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SpaceX: Bigger isn't always better.

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Peartree

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Relativity Space, a small launch startup aiming to fly its orbital rocket from Cape Canaveral for the first time next year, announced Wednesday it has signed a contract with Iridium for up to six launches of the company’s spare communications satellites.

Since SpaceX has been launching Iridium's satellites, does this mean that they hacked off Iridium somehow, or that Relativity Space was cheaper, or that SpaceX couldn't launch them fast enough? Does anyone know why Iridium would NOT use SpaceX after using them for their previous launches?

[edit] Never mind, it's in the last paragraph. Iridium doesn't want to launch ten satellites at a time. They want to launch single replacements and spares.

https://spaceflightnow.com/2020/06/...r-iridium-announces-plans-for-vandenberg-pad/
 

dhbarr

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Hooray, a space bus and a space truck and space cars and space motorbikes!
 

TomJo

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Big companies in the space industry have set the trend. After that, other companies emerged that could provide single satellite launches. Almost all countries (where private space companies are possible) have their own operator, which can make it possible to launch even one microsatellite into space at an affordable price. In fact, a whole new market for launching small satellites has emerged.
 

afadeev

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Relativity Space, a small launch startup aiming to fly its orbital rocket from Cape Canaveral for the first time next year, announced Wednesday it has signed a contract with Iridium for up to six launches of the company’s spare communications satellites.

Since SpaceX has been launching Iridium's satellites, does this mean that they hacked off Iridium somehow, or that Relativity Space was cheaper, or that SpaceX couldn't launch them fast enough? Does anyone know why Iridium would NOT use SpaceX after using them for their previous launches?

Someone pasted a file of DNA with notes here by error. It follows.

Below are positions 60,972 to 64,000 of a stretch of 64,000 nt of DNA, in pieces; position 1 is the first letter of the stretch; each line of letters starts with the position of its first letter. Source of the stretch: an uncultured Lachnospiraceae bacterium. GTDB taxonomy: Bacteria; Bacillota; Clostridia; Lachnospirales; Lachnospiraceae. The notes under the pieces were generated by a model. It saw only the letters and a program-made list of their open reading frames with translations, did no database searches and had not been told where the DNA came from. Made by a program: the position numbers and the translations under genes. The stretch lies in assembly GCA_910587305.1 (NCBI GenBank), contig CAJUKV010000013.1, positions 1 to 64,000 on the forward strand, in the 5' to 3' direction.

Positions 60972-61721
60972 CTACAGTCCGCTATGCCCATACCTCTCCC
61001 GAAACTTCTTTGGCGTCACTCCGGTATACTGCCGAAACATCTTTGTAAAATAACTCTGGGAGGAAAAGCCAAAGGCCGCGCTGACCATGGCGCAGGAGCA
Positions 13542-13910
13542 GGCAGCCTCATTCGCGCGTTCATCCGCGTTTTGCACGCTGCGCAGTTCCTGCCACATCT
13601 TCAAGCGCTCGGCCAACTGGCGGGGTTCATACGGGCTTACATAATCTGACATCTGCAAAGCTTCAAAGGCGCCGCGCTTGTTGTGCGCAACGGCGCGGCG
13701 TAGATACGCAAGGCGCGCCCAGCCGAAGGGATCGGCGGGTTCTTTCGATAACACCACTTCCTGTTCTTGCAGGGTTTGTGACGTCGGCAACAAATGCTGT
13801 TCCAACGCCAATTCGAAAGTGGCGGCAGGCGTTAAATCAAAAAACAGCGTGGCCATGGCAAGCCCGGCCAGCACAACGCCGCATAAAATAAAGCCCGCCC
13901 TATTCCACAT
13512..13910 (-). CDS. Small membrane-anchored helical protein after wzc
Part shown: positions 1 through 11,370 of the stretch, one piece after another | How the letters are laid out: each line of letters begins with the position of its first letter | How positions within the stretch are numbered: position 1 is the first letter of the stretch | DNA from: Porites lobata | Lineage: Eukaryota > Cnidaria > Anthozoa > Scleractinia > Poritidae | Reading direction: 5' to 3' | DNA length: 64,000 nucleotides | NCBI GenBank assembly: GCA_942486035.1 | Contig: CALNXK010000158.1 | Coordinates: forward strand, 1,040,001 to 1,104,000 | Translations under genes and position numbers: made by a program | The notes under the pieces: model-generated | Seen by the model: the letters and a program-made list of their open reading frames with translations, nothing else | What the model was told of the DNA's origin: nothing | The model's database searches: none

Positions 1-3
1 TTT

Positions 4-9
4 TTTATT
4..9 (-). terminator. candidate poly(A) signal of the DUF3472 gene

Most likely answer - the price and the timing.
SpaceX had launched the final batch of Iridium Next satellites on 2019, bringing the total to 75 in orbit deployed over 8 launches. That left 6 spare satellites in storage. Iridium, likely, bid out for the services to launch those final 6, and Relativity must have come in lower than SpaceX. They are likely also more flexible on launch timing, since Iridium is their one and only customer.

Iridium had paid SpaceX ~$490 for previous 8 launches, or $61 per batch. That's kinda high.

BTW, Iridum was the premier customer for SpaceX, it its early days.
It's pretty cool that they are now boot-strapping another (smaller) launch provider, Relativity.

Thanks, Iridium!
 

Peartree

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This thread died and scrolled off the page six months ago. Suddenly it's back. Weird.
 

TomJo

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I'm waiting for the space tugs.....
The space tug is a controversial thing. Doesn't that violate the outer space treaty?
After all, theoretically, a space tug can remove a satellite from orbit, but if it is not used for good, as planned?
Unfortunately, there are too many things on which people will not be able to come to an agreement for a long time.
 

Antares JS

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I'm a bit skeptical of Relativity Space's idea to 3D print an entire launch vehicle. 3D printing works well for certain parts, but I'm skeptical of 3D printing propellant tanks that have to withstand significant internal pressure.

I could be wrong, but that's just my thoughts right now.
 

shockie

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This thread died and scrolled off the page six months ago. Suddenly it's back. Weird.
don't you know everything that's written on the internet is immortal? Long after we are all gone and forgotten, our brilliant musings will still be here for all to ponder.
 

TomJo

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I'm a bit skeptical of Relativity Space's idea to 3D print an entire launch vehicle. 3D printing works well for certain parts, but I'm skeptical of 3D printing propellant tanks that have to withstand significant internal pressure.

I could be wrong, but that's just my thoughts right now.
I think everything is very well calculated there. This method of production in such an expensive area allows such companies to offer services at an adequate price. Of course, with large-scale production, other methods of reducing the cost can be applied.
Printed components significantly reduce the number of welds and other joints. With the right design and materials, these components can be even stronger than standard components.
 
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